"Guided and Touched, but not Manipulated."
– Tripp Davis, Co-Golf Architect
Classic American design
Designed by Tripp Davis and 12-time PGA TOUR winner Justin Leonard, Old American Golf Club began with the natural beauty of prime landscape along the shores of Lake Lewisville.
In keeping with the authenticity of the land, Davis and Leonard crafted a course design that is representative of classic American golf. From naturally formed bunkers and native grasses, to strategically designed holes that leverage varying wind conditions, the architects endeavored to create a course with exquisite balance.
Old American possesses substance – a true golfer’s course. Where strategic play is necessary, it is a course that intrigues the golfer with ever changing elements that create a different experience each time it is played.
Encounter a golf experience in its purest form. Old American takes you back in time, allowing you to focus on the fundamental elements of enjoying a round. Our approach is personal and our experienced PGA certified staff is always available to enhance your experience on and off the course.
With the touch of a button, our advanced GPS system links you to everything you desire, on your terms. Old American provides a complementary snack cooler on your cart and several refreshment stations along the course filled with snacks and beverages to recharge you for the rest of your play.
Old American pays homage to the environment on which the course was built. Preservation of the wildlife and resources surrounding the course were innate to the design. Lewisville Lake makes a stunning appearance on several holes, providing challenging natural water hazards and a beautiful backdrop. Careful attention was paid to the conservation and utilization of water throughout the course.
Native grasses, trees and plants are used in order to preserve water as well as create intentional wildlife habitats. An abundance of wildlife makes their home on the course, including wild turkey, deer, coyotes and birds, such as the Red Tail Hawk, which nests the immense oaks to the left of #13 and the right of #16.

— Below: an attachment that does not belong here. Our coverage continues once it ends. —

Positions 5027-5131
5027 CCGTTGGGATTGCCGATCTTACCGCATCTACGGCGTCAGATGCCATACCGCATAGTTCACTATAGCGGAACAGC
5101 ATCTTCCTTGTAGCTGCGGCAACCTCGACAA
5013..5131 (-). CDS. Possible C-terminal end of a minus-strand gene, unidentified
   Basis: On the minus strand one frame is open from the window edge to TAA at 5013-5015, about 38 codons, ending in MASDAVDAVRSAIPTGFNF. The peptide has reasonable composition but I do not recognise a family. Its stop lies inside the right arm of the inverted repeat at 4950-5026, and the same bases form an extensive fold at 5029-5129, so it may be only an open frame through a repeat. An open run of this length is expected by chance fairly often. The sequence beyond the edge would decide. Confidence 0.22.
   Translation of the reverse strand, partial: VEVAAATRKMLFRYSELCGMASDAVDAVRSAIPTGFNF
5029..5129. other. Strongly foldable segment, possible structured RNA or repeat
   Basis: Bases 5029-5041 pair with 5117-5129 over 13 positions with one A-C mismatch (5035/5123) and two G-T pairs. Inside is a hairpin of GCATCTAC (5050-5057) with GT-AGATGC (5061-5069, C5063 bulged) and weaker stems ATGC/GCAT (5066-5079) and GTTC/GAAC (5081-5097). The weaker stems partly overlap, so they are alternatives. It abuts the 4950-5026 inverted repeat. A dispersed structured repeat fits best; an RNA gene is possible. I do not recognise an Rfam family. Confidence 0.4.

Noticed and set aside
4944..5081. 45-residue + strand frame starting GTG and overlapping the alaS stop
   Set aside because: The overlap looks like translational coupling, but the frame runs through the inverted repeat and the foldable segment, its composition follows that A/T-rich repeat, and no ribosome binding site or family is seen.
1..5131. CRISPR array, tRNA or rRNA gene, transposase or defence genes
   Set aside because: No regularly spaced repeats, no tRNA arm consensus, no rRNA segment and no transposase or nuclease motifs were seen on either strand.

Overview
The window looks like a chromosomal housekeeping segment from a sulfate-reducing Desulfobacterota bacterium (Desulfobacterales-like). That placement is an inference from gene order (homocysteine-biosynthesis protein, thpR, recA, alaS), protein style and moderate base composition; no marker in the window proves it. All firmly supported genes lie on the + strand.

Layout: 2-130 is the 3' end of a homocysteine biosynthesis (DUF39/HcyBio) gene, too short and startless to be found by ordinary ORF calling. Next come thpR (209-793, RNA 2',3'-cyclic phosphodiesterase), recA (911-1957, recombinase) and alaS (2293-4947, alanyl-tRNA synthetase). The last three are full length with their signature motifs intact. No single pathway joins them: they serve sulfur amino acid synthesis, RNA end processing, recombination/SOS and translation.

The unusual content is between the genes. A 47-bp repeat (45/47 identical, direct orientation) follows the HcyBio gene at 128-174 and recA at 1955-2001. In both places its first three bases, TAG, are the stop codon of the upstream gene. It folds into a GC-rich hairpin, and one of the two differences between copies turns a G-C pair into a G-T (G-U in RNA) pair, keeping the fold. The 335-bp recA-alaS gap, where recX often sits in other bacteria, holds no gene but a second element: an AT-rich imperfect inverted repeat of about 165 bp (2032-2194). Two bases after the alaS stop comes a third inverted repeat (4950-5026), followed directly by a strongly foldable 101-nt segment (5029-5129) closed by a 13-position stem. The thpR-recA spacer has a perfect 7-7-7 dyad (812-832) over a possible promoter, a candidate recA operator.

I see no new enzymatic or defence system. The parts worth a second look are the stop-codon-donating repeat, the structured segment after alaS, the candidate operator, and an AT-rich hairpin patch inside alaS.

The Unique nature of the bunkers
During the time of the “Golden Age of Golf Architecture”
(a period from about 1910 to 1935), a sand bunker on a golf course was seen as a hazard and was not maintained as a “playing surface” or surface where the player was expected to have a clean lie to play a shot from.
Over time, the perception of what a sand bunker is has changed,
not evolved, to the point these areas are now seen by many players as places where they expect a clean lie on a consistent playing surface. Today, if a player sees a shot missing their target, finding the bunker can be seen as a much better fate than rough grass – the exact opposite of what a player would find during the days of early American golf.
The approach taken with the sand bunkers at Old American is part of creating the experience of playing the game as it was played in the early days of American golf, which in large part is restoring what Justin and I feel is more of a real, or true, golf experience. This approach to the maintenance of the bunkers is a part of the strategic character of the course, and if a bunker provides the unexpected, they are more integral to the formation of strategy. If a player can hit it in a bunker and can expected a clean, consistent, and dry lie, the bunker is less of an impact in the formation of strategic character and interest. However, this does not necessarily mean the bunkers will always be overly difficult to play from, as a firmer, smoother floor can often leave an easier bunker shot because the ball will often sit on the surface of the sand, instead of sitting down in the furrows created by raking, and the firmer surface makes it easier to get the ball out of the bunker with control. But, if you find this lie once, don’t expect it the next time you hit it in a sand bunker. Sand bunkers, as defined in the early days of American golf, are meant to provide the unexpected by nature.
The objective, strategically, is to avoid the bunkers. If you find a bunker, expect the unexpected, read the lie you have relative to the shot you have to play, and in the case of having a lie that won’t allow you to play at the flag, take your medicine and look to strategically make that shot up at some point on the hole or in the round.
Be a part of history. Play Old American.